CALL FOR CHANGE

Ka­vanaugh ac­cu­sa­tions raise ques­tions for Stam­ford stu­dents, par­ents

Stamford Advocate (Sunday) - - Front Page - By Erin Kay­ata

“You kind of have to in­ves­ti­gate.”

Su­san Bolognino, Stam­ford

STAM­FORD — The coun­try turned its eyes last week to Dr. Chris­tine Blasey Ford as she tes­ti­fied about al­legedly be­ing sex­u­ally as­saulted by Supreme Court nom­i­nee Brett Ka­vanaugh.

The hear­ings left many ques­tions as the ju­di­ciary com­mit­tee voted in fa­vor of ad­vanc­ing Ka­vanaugh’s nom­i­na­tion, with Se­nate Repub­li­cans agree­ing to a week­long FBI in­ves­ti­ga­tion into Ford’s claims.

They also in­trigued many of those watch­ing — par­tic­u­larly teenagers around the same age Ka­vanaugh was when the al­leged as­sault oc­curred and their par­ents.

“You kind of have to in­ves­ti­gate,” said Su­san Bolognino, mother of a 17-year-old se­nior at Stam­ford High who watched the hear­ings. “I’m glad to see there will be an in­ves­ti­ga­tion and hope­fully a res­o­lu­tion, but I’m doubt­ful as to whether or not there will be a res­o­lu­tion and whether any­thing that hap­pens can re­pair any of the dam­age that has been done. It’s just re­ally sad ev­ery way you look at it.”

The hear­ings begged ques­tions: Should some­one be held ac­count­able for their ac­tions as a teenager? In the gen­er­a­tion of #Me­Too, is this kind of be­hav­ior still hap­pen­ing? And is there a path for redemp­tion for those who made mis­takes as teens?

Bolognino isn’t sure. “Do we want to hold high school stu­dents ac­count­able for their ac­tions when they’re adults? The frontal lobes don’t close un­til they’re 26,” the 53-year-old Bolognino said. “I don’t know how I feel about it. As a par­ent, what’s right and wrong, they know. But at that age, they’re not nec­es­sar­ily ca­pa­ble of act­ing.”

Her 17-year-old son, John, is the same age Ka­vanaugh was when Ford claims he sex­u­ally as­saulted her at a Mary­land house party.

“He should've been held ac­count­able for his ac­tions if some­thing had hap­pened at the time,” John Bolognino said. “It’s not a ques­tion of be­ing held ac­count­able as much as it is a lot of things that hap­pened be­tween the age he is now and (when he was) 17 years old. I don’t think he should be hung in the court of pub­lic opin­ion for some­thing that oc­curred be­fore that time.”

While it’s been nearly four decades since Ka­vanaugh was in high school, Bolognino says he could see the same sce­nario hap­pen­ing to­day.

”The amount of high-pro­file call­ing outs that have hap­pened make me more cau­tious of my ac­tions and wary of if some­thing is com­ing off wrong,” Bolognino said. “What we’re see­ing where you make sure you have con­sent, make sure you’re aware of your ac­tions, all of that rhetoric is what’s im­por­tant. I don’t see any panacea other than mak­ing sure ev­ery­one, teenagers es­pe­cially, are aware of the dan­gers.”

How­ever, Bolognino does give pause to Ka­vanaugh when con­sid­er­ing two other women, Deb­o­rah Ramirez and Julie Swet­nick, have also ac­cused him of sex­ual mis­con­duct in the 1980s.

But some teenagers, many shaped by the re­cent na­tional con­ver­sa­tions about sex­ual as­sault and con­sent, have a stronger stance.

“Ei­ther way, it’s bad,” said

Aaliyah Asante, 17, a fresh­man bi­ol­ogy stu­dent at the Univer­sity of Con­necti­cut Stam­ford. “We’re all grow­ing up to­gether, but at the same time, peo­ple have com­mon sense.”

Asante and fel­low fresh­man, Ane­jah McLau­rin, 18, of Ham­den, say the is­sue is rooted in the cul­ture sur­round­ing sex, con­sent and sex­ual as­sault. While males are lauded for sex­ual con­quests, women are con­demned for this be­hav­ior.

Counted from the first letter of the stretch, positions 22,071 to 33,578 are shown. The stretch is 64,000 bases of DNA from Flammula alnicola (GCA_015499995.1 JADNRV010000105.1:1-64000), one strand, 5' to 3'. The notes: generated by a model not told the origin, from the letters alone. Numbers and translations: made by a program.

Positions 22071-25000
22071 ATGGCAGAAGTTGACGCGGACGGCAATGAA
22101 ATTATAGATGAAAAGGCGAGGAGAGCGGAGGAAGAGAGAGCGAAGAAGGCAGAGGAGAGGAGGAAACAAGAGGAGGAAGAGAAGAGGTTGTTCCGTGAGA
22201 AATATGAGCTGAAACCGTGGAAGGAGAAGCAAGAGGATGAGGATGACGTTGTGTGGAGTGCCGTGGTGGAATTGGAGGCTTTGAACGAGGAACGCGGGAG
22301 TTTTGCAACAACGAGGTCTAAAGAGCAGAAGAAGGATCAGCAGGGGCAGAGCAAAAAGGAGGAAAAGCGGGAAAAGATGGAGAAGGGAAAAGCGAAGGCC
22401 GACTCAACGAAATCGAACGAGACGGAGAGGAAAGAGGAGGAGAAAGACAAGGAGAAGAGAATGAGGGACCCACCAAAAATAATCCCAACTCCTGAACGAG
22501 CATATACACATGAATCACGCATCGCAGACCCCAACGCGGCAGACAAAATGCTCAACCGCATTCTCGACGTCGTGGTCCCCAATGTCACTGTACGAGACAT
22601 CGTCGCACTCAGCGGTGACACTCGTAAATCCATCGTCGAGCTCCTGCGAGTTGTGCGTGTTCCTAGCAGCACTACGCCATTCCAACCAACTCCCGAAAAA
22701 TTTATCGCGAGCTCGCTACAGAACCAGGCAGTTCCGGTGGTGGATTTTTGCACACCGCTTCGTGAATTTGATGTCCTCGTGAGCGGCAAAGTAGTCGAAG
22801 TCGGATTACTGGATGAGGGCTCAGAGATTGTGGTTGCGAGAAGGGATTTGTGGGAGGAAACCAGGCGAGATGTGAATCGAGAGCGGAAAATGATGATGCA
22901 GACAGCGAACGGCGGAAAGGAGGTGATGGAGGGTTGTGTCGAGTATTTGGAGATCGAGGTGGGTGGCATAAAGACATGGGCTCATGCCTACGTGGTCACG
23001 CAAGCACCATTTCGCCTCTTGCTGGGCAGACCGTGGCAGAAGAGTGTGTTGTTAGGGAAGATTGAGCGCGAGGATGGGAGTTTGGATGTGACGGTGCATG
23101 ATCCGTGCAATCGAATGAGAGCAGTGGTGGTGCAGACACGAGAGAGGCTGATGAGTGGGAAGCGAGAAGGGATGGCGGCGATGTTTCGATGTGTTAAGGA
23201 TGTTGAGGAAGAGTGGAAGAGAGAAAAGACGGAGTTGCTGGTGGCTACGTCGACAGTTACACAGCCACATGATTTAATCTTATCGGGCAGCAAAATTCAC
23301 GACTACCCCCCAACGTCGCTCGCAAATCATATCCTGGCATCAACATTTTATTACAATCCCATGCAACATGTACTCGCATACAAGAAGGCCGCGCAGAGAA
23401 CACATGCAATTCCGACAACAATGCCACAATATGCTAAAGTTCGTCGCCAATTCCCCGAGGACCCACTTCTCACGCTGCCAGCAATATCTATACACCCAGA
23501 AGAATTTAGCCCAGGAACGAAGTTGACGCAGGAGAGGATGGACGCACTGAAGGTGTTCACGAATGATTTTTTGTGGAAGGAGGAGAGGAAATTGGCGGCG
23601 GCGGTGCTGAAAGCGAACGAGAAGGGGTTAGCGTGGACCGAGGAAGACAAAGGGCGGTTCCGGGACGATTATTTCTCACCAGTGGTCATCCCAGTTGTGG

Their male coun­ter­parts agree.

“(Men) feel they don’t have to plea­sure a woman,” said Kwame Lee, 19, a UConn Stam­ford fresh­man me­chan­i­cal en­gi­neer­ing stu­dent and New Haven na­tive. “Peo­ple should prac­tice more em­pa­thy.”

Equally prob­lem­atic, the stu­dents say, is the cul­ture sur­round­ing sex­ual as­sault and the stigma for vic­tims who re­port the at­tacks. Asante, a Strat­ford na­tive, said she has con­cerns about Ford wait­ing so long to come for­ward.

“I un­der­stand you can be scared,” she said. “At the same time, why hide that when you can be sav­ing some­one else?”

Part of the prob­lem, she said, is the judg­ment vic­tims face.

“It’s like peo­ple say her skirt is too short and she was ask­ing for it,” Asante said. “You shouldn’t judge the per­son.”

Su­san Bolognino re­calls an at­mos­phere sim­i­lar to the one de­scribed in Ford’s al­le­ga­tions when she at­tended Stam­ford Catholic.

But af­ter wit­ness­ing Anita Hill en­dure a sim­i­lar hear­ing for the con­fir­ma­tion of Supreme Court Jus­tice Clarence Thomas and the tes­ti­mony of White House in­tern Mon­ica Lewin­sky fol­low­ing an af­fair with then-Pres­i­dent Bill Clin­ton, Bolognino said con­sent has al­ways been part of her con­ver­sa­tions with her son.

“I have had con­ver­sa­tions with my teenage son since be­fore all of this hap­pened,” she said. “To­day’s gen­er­a­tion of young men are be­ing raised com­pletely dif­fer­ently...It’s been a to­tally dif­fer­ent world for quite some time now. It’s my job to raise a re­spon­si­ble young man. I think his gen­er­a­tion is quite dif­fer­ent than my gen­er­a­tion. You didn’t un­der­stand, you didn’t re­al­ize.”

Michael Cummo / Hearst Con­necti­cut Me­dia

Aaliyah Asante, 17, speaks about the re­cent al­le­ga­tions against Supreme Court nom­i­nee Brett Ka­vanaugh in the main con­course at the Univer­sity of Con­necti­cut’s Stam­ford cam­pus.

Michael Cummo / Hearst Con­necti­cut Me­dia

Ane­jah McLau­rin, 18, speaks about the re­cent al­le­ga­tions against Supreme Court nom­i­nee Brett Ka­vanaugh in­side the main con­course at UConn Stam­ford on Wed­nes­day.

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